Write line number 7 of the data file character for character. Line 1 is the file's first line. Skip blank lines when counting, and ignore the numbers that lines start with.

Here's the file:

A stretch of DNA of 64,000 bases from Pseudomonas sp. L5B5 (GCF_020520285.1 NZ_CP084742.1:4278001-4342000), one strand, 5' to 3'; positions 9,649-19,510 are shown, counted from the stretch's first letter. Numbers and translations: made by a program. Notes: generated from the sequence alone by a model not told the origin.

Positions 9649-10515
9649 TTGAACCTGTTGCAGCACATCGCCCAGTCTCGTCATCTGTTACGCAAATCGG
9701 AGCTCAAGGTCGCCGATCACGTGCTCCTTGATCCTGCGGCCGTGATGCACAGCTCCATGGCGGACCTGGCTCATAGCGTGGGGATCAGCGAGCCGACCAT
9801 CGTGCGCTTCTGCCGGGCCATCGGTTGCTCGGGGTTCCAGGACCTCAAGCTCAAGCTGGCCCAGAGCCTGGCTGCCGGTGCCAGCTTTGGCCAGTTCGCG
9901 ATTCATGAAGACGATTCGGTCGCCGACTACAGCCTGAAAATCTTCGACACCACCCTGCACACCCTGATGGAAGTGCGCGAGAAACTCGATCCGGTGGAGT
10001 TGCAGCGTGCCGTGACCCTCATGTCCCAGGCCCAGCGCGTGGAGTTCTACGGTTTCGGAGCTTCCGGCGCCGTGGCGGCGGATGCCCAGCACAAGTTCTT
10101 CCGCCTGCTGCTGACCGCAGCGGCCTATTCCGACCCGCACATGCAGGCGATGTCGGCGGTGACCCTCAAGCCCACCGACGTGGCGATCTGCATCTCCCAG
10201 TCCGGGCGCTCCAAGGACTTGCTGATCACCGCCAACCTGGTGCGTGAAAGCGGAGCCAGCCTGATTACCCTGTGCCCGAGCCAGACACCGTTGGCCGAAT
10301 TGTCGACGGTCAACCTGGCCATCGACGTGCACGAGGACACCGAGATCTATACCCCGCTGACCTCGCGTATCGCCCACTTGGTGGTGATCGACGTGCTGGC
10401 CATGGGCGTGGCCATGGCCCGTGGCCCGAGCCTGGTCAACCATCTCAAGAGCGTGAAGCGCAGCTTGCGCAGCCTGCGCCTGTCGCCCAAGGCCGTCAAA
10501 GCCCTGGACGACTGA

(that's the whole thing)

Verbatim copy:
10001 TGCAGCGTGCCGTGACCCTCATGTCCCAGGCCCAGCGCGTGGAGTTCTACGGTTTCGGAGCTTCCGGCGCCGTGGCGGCGGATGCCCAGCACAAGTTCTT